I remember the day we hired a housekeeper like it was yesterday. It was a Saturday and I should have been spending time with my kids. Instead, I was busy quietly mumbling and crying while I cleaned toilets, dusted blinds, and completed chores I’ve loathed for years.
I worked full-time then just as I do now, but I didn’t think we could afford to pay for bi-weekly or monthly housekeeping. I was also stubbornly resistant to the idea of paying someone to do work I could do myself. By cleaning my own house, I was saving at least $80 or $100 every two weeks.
But, on this particular day, I totally snapped. I was angry that I was cleaning while my family sat cozily on the sofa downstairs. I was angry at my husband for not helping, even though I knew deep down he was a hard-working man who deserved a day off, too. I was angry that, in addition to that weekend morning, I had already cleaned up a few times that week.
Most of all, I was just angry at my life. I worked too hard to spend my Saturdays scrubbing floors and cleaning counters, or at least I thought I did. And I was tired of doing the bulk of household chores just because no one else would.
Revelation #1: Maybe I Was the Problem
At one point on that particular day, I remember seething at my husband for playing UNO with the kids while I slaved away on our home upstairs. If I was cleaning, then he should be right here with me folding sheets and scraping the toothpaste out of the bathroom sink.
I cried as I put toys away and threw laundry in the washer, mostly because I felt like I was the only one who cared. When did this house become my sole responsibility to take care of? Also, how could my husband relax so peacefully when there was always so much to do?
I mean, it wasn’t like the housework was hiding; a few piles of laundry sat plainly on our bedroom floor, splashes of water and who-knows-what sat dried on our bathroom mirrors, and the dust on our wooden floors was too thick to ignore.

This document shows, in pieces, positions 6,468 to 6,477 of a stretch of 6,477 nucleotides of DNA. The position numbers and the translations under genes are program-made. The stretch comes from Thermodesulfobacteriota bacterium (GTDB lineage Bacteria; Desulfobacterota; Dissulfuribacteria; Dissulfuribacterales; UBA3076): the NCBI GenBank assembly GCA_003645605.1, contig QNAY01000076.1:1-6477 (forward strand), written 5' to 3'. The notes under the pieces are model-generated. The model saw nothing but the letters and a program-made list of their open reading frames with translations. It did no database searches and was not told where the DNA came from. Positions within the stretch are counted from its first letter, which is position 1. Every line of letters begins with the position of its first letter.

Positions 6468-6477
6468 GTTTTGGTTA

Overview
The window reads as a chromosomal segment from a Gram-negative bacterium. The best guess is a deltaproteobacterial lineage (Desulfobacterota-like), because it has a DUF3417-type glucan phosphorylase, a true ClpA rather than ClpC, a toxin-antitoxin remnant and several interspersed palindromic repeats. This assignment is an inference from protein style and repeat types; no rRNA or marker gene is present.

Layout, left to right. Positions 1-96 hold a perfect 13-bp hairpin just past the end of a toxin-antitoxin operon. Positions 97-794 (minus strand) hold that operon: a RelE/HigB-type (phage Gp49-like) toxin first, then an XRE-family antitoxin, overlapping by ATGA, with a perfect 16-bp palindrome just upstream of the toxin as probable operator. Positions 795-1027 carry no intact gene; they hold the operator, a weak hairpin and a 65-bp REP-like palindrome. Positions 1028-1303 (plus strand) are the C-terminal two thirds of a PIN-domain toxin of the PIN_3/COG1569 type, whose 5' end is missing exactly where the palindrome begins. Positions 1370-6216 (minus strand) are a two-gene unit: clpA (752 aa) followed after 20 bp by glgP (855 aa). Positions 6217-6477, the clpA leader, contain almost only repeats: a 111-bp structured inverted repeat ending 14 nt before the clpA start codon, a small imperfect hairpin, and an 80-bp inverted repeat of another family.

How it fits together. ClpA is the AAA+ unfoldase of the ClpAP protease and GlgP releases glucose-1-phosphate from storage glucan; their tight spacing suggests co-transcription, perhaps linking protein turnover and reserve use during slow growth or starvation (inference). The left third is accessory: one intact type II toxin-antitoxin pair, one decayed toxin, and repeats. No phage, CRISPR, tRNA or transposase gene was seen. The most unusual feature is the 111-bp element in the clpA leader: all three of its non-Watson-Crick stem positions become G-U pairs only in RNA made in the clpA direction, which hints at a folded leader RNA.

I glared at him as I walked through the living room with yet another pile of colors to wash and eventually fold and put away. Our eyes locked and he gave me a look of utter sadness. He felt sorry for me, but not for the reason you might think.
But his thoughts on the whole thing would become apparent very soon.
A little later, he cornered me in our bedroom closet and told me he was going to hire someone to clean our house. “Just every two weeks,” he said. “I’m not going to spend our weekend cleaning, and neither should you.”
He went on to say that maybe my standards were too high, and that I should give myself a break. Maybe the house wasn’t the problem, he said. Maybe I was the problem. And, you know what? Maybe I needed to start caring less about the house instead of insisting he care more.
His words stung, mostly because I knew they were true. I needed to let a few things go if I wanted to work full-time and maintain my sanity. After all, it’s impossible to do a good job at everything – to be a rock star at work, to be a great mom, and to keep the perfect home. If I had to sacrifice something, the dream of a perfectly clean home should easily be the first thing to go.
And, that’s when it hit me. It’s not that my husband didn’t care about dried toothpaste in the sinks or the fact our sheets weren’t washed that week; it was that he wanted to spend his limited free time doing other things. Our kids were in school full-time, and at the time he frequently had to work nights and weekends for his job. When he had a Saturday or Sunday off, he didn’t want to spend those precious hours sweeping floors or vacuuming blinds – he wanted some time off.
Revelation #2: Maybe I needed to listen.
Okay, so maybe I was a little hard on my husband up to that point. Cleaning had never been his strong suit anyway, and I have been a raging clean freak for as long as I can remember. It wasn’t fair to strongarm him into caring about housework that would never be a priority in his eyes.
He’s not messy or dirty – not at all. It’s just that he can accept the fact that the kids leave their toys strewn all over the living room at times – or that the TV has fingerprints on it, or that the kitchen sink is dirty. He’s more relaxed about nearly everything in life, and in a lot of ways, I wish I could be more like him.